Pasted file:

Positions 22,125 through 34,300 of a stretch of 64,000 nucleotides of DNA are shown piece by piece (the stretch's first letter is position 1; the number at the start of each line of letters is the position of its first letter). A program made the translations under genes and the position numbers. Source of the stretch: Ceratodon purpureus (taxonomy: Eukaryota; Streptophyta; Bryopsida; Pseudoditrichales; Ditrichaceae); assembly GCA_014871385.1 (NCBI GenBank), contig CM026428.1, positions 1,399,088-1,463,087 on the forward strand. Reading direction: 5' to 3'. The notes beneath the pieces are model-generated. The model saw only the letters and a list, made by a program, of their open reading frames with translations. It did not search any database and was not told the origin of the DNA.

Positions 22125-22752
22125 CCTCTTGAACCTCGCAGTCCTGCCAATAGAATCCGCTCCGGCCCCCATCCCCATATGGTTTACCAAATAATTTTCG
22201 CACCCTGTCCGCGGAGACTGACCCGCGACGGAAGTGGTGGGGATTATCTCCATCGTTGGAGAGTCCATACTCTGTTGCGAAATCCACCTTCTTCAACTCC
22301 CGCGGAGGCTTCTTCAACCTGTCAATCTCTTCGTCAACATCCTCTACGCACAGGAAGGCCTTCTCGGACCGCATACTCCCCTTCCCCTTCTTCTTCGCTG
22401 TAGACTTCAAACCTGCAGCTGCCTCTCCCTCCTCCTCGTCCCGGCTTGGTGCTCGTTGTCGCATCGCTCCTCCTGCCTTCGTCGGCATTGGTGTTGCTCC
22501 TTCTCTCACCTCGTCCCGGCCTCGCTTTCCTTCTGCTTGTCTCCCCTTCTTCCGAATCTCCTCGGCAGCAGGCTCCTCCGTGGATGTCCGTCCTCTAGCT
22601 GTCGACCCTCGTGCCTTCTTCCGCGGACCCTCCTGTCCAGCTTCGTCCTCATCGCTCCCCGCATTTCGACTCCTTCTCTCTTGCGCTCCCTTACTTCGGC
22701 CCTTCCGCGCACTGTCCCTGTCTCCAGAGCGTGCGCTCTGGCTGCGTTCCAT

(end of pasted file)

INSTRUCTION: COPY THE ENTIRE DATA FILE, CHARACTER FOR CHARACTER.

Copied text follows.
Positions 22,125 through 34,300 of a stretch of 64,000 nucleotides of DNA are shown piece by piece (the stretch's first letter is position 1; the number at the start of each line of letters is the position of its first letter). A program made the translations under genes and the position numbers. Source of the stretch: Ceratodon purpureus (taxonomy: Eukaryota; Streptophyta; Bryopsida; Pseudoditrichales; Ditrichaceae); assembly GCA_014871385.1 (NCBI GenBank), contig CM026428.1, positions 1,399,088-1,463,087 on the forward strand. Reading direction: 5' to 3'. The notes beneath the pieces are model-generated. The model saw only the letters and a list, made by a program, of their open reading frames with translations. It did not search any database and was not told the origin of the DNA.

Positions 22125-22752
22125 CCTCTTGAACCTCGCAGTCCTGCCAATAGAATCCGCTCCGGCCCCCATCCCCATATGGTTTACCAAATAATTTTCG
22201 CACCCTGTCCGCGGAGACTGACCCGCGACGGAAGTGGTGGGGATTATCTCCATCGTTGGAGAGTCCATACTCTGTTGCGAAATCCACCTTCTTCAACTCC
22301 CGCGGAGGCTTCTTCAACCTGTCAATCTCTTCGTCAACATCCTCTACGCACAGGAAGGCCTTCTCGGACCGCATACTCCCCTTCCCCTTCTTCTTCGCTG
22401 TAGACTTCAAACCTGCAGCTGCCTCTCCCTCCTCCTCGTCCCGGCTTGGTGCTCGTTGTCGCATCGCTCCTCCTGCCTTCGTCGGCATTGGTGTTGCTCC
22501 TTCTCTCACCTCGTCCCGGCCTCGCTTTCCTTCTGCTTGTCTCCCCTTCTTCCGAATCTCCTCGGCAGCAGGCTCCTCCGTGGATGTCCGTCCTCTAGCT
22601 GTCGACCCTCGTGCCTTCTTCCGCGGACCCTCCTGTCCAGCTTCGTCCTCATCGCTCCCCGCATTTCGACTCCTTCTCTCTTGCGCTCCCTTACTTCGGC
22701 CCTTCCGCGCACTGTCCCTGTCTCCAGAGCGTGCGCTCTGGCTGCGTTCCAT